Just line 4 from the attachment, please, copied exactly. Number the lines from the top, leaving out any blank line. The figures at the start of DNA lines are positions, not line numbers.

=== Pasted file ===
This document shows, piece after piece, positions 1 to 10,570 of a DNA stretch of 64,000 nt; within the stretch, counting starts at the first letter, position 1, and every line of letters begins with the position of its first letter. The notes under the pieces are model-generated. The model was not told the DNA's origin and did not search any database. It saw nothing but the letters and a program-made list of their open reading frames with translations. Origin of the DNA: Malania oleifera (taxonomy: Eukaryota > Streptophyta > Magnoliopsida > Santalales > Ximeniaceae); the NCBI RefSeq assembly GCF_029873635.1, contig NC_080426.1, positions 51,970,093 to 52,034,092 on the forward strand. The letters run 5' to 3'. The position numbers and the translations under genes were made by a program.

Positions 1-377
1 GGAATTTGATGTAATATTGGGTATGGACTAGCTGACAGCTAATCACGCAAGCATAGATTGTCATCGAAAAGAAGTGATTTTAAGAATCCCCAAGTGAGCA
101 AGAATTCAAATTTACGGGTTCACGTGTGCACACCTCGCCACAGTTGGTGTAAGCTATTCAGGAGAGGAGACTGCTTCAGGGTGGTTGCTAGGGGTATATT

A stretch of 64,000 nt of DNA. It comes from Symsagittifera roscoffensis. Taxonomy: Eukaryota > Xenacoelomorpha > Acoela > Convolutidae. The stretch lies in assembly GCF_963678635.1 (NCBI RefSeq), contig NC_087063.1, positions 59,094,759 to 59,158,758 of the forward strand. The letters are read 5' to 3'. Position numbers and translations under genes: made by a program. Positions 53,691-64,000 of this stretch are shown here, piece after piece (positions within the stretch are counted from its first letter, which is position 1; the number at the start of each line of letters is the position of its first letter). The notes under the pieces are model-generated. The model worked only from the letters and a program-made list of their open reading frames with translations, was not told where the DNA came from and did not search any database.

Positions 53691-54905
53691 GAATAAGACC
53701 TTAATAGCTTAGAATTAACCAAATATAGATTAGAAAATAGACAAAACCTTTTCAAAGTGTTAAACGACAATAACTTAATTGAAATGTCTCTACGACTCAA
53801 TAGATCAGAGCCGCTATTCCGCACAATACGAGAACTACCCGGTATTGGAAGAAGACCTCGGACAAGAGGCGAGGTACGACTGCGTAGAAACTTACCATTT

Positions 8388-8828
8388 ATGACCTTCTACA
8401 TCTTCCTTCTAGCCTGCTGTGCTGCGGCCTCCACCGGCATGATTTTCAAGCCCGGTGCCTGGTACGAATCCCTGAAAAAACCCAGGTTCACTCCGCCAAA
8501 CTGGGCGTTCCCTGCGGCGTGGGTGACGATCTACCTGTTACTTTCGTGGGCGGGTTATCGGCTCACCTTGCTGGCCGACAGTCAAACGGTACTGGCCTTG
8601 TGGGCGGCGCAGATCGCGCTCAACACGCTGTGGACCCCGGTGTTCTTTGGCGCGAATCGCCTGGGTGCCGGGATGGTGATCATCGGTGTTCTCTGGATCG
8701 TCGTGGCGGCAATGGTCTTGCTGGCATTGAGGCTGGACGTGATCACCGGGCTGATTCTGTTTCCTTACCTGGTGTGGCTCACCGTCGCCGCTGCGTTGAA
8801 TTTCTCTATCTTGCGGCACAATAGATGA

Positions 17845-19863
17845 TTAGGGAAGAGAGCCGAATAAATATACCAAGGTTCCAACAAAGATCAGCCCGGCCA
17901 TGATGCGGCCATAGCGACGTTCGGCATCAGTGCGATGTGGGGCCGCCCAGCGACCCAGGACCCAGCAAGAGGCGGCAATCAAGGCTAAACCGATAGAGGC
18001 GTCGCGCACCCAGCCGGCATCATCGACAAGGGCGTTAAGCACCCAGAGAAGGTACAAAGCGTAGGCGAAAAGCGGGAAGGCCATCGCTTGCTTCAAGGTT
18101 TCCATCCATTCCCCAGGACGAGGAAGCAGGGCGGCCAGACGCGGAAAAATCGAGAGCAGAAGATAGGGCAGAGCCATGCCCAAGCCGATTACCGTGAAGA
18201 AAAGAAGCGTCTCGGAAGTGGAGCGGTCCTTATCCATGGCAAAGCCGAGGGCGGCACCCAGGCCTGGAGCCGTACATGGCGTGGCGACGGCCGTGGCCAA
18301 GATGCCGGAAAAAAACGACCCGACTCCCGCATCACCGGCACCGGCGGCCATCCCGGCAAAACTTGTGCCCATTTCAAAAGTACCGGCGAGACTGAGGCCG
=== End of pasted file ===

101 AGAATTCAAATTTACGGGTTCACGTGTGCACACCTCGCCACAGTTGGTGTAAGCTATTCAGGAGAGGAGACTGCTTCAGGGTGGTTGCTAGGGGTATATT